FIFO and local communities

Company towns located near the mining site, such as Elsa and Faro in the Yukon, are now just a site of old abandoned buildings or have continued to exist with a much smaller population after finding new ways to operate. This is generally the case worldwide as companies move away from building mining towns.


This is due to the fact that it is expensive for a company to run a full-fledged town, including the technical, social and cultural infrastructure needed to attract families. And the government is no longer willing to let companies build such towns since changing technologies mean shorter lifespans of the mining projects.



Today, FIFO and mobile shift work operations are the norm for the mining industry, bringing mobile workers from all over Canada and elsewhere to work at remote mining sites.


Mobile mine workers are, therefore, more flexible when it comes to a downturn in mining. They can more easily find a job in another place when the mine is (often suddenly) shut down.


The question remains, for nearby local communities, whether they can benefit from incoming mobile mine workers and FIFO camps. We heard from our interview partners that nearby communities want to avoid social problems that might come along with an influx of FIFO workers. While many of the local communities would welcome whole families to stay for a longer period, they are hesitant about an influx of single (young) men flying frequently into town, yet keeping their home residence in another province.

Henry from a small town asserts, “Actually, I don’t want my daughters to hang out with the miners, for example in front of the liquor store and so on. You never know. My girls are still young and have no experience with that kind of stuff.”



A local business person on the other hand said she would welcome having more of the FIFO people in her restaurant. She explains, “The local businesses could benefit a lot from the spin-off from mining and maybe we could have a hotel, a bunkhouse or a bar in town. This would also benefit the community.”


These examples reflect the pros and cons of FIFO work practices, which must be carefully balanced by local decision-makers and governments when a new operation comes to the region.

John, a local politician stresses, “We agreed with the company that they build their camp outside of town and that it is a dry camp, so that the folks are not attracted to come in to town and drink. Regardless of the potential economic benefits this is better for the social wellbeing in the community. It would be different if we were a larger place. We would have more facilities where the workers could spend their time off.”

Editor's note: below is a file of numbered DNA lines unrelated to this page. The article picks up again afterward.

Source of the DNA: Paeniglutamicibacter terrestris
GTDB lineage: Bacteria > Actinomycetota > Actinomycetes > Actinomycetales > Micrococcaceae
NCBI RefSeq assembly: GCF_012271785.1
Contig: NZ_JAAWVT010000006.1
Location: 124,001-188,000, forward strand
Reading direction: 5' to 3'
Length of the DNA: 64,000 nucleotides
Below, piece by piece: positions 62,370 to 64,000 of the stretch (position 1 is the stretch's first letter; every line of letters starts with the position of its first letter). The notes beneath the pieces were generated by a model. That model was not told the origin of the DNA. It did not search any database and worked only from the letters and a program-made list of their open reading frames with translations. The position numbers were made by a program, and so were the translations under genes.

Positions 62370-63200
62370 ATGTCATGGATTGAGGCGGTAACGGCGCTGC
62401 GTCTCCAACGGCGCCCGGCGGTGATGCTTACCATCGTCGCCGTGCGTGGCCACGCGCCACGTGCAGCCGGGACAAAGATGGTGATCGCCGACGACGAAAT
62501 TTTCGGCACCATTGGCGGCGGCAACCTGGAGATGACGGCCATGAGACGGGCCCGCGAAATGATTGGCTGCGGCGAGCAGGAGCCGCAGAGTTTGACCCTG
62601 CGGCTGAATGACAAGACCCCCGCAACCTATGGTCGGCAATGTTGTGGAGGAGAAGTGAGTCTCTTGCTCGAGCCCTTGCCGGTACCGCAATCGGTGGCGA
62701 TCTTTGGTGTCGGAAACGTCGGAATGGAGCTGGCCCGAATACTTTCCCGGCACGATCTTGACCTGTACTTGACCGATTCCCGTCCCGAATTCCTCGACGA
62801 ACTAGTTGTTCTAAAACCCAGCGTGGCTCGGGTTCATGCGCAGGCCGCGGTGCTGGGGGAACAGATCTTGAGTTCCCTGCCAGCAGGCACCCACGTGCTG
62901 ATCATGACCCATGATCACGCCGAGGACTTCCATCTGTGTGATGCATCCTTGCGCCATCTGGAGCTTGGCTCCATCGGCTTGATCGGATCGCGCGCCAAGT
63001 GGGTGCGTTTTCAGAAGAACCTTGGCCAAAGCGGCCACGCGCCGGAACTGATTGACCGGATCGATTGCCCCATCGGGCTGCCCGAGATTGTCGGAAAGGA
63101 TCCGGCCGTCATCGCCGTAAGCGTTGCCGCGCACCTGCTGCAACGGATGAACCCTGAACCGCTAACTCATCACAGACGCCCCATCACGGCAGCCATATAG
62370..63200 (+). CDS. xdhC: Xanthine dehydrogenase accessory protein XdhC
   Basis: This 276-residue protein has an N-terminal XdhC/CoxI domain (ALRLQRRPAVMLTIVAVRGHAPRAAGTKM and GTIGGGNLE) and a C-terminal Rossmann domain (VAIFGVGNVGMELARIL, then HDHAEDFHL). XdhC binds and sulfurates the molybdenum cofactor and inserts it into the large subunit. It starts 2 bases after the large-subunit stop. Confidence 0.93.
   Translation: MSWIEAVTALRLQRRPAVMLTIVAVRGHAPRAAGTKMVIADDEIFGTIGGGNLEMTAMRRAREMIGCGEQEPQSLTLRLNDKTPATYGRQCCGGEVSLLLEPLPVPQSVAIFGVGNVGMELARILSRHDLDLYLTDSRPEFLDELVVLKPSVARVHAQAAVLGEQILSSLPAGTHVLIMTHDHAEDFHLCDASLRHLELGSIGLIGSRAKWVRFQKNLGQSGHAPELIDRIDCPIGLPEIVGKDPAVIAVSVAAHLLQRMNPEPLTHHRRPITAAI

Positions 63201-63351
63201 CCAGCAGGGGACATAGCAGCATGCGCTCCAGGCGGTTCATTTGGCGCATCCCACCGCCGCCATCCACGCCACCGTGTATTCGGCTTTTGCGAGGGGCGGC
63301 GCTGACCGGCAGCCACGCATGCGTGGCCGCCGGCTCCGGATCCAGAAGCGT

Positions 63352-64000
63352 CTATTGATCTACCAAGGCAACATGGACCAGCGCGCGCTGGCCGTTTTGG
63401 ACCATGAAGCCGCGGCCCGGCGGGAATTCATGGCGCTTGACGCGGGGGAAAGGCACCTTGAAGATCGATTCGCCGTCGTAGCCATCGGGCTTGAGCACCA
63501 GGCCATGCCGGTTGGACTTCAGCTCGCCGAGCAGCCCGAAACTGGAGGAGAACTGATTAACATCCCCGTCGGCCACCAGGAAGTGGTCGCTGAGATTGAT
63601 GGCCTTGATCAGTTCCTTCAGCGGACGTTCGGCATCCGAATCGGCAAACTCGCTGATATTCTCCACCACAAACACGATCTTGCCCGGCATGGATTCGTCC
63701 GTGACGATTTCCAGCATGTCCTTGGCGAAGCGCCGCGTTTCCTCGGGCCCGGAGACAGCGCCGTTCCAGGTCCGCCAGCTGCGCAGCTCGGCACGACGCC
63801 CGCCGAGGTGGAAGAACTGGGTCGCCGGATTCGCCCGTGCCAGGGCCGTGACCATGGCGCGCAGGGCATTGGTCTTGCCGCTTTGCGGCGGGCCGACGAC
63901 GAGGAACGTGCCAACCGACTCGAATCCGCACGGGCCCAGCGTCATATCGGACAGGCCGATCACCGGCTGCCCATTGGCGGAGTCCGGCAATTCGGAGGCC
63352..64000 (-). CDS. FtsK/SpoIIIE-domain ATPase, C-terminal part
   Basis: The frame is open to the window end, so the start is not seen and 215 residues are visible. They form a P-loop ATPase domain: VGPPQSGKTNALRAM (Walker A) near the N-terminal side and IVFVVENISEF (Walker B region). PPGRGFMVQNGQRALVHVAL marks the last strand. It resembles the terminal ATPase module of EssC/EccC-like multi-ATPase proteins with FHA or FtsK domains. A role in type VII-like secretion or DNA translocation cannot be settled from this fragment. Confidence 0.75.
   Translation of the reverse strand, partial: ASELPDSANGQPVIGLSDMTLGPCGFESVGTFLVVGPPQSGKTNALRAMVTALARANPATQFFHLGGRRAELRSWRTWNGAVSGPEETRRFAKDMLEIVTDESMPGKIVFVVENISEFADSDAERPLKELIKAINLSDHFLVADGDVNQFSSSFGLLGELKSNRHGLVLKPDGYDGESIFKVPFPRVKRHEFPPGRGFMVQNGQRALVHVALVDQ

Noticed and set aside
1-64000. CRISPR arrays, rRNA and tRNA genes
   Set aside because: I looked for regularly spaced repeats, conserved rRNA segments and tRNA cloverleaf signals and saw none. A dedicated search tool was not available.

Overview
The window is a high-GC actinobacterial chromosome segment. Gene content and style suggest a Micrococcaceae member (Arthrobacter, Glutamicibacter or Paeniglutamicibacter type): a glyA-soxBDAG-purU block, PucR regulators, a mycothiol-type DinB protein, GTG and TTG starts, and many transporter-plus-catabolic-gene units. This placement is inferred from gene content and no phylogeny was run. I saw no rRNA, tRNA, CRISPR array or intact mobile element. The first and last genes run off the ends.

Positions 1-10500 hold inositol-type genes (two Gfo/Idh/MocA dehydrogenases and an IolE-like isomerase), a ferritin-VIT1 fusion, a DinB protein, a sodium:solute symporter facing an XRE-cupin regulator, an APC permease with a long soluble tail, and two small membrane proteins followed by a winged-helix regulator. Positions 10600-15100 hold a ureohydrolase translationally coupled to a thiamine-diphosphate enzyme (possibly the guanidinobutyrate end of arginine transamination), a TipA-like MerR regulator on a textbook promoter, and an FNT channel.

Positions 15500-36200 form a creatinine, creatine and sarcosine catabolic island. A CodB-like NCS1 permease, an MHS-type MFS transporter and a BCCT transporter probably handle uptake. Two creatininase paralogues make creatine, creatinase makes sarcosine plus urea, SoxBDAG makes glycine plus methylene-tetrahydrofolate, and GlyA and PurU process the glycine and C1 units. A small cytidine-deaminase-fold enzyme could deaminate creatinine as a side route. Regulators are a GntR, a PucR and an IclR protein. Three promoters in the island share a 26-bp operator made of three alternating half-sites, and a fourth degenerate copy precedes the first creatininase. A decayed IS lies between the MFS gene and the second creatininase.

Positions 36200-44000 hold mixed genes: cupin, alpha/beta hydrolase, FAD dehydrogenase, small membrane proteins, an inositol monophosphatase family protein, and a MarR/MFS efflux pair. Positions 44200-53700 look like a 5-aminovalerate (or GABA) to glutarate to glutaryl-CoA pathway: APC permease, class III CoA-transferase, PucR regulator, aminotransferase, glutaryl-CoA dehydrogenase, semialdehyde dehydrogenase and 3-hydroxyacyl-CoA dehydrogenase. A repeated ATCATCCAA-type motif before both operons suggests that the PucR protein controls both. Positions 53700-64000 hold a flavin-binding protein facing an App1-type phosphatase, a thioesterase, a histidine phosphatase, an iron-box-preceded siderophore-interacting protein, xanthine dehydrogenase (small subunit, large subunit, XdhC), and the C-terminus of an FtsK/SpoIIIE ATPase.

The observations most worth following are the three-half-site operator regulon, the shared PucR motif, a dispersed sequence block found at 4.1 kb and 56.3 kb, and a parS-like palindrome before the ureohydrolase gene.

John continues, “Since they operate on our land, we get compensation for what we lose economically if they were in town. For example, companies co-fund youth camps, sports facilities or cultural activities, have stipends for training and education for our youth and so on.”


The companies usually have strict rules when it comes to troubles caused by workers in the nearby community. If workers cause issues they risk losing their jobs.


In some situations, FIFO camps are located at a far distance from communities and the FIFO work force is bussed to and from the next airport. In these situations, there is usually very little interaction between FIFO workers and nearby communities.

You know, sometimes I go for a hunt when I stay here in the village during my off-shift. Sometimes I do that. I work with the folks from the First Nation here and we are friends. So they take me on a hunt from time to time. It’s a lot of fun. Robert


You know, the local people want the camp to be outside of the village, because of social issues with the incoming workers. I mean they think there will be troubles, but we, the workers, are not as bad as they probably think. Jeremy

You know I liked to hang out with the miners, I was young and it was fun. The village is so boring anyways. It was great, I had a good time. Katelyn

There was a big international company here and the folks were told not to go into town and party and bother any girls. They would get fired right away. I think this was a deal with the community, it was part of the contract. Jessica


In the last years there were lots of drillers and other skilled work-force. They came in for a dinner from time to time. Back in the days it was not so highly regulated. Now they often cannot go out of camp at night and they do not have their own vehicle up here. Economically for me it would be a good thing if I had more customers. Marcus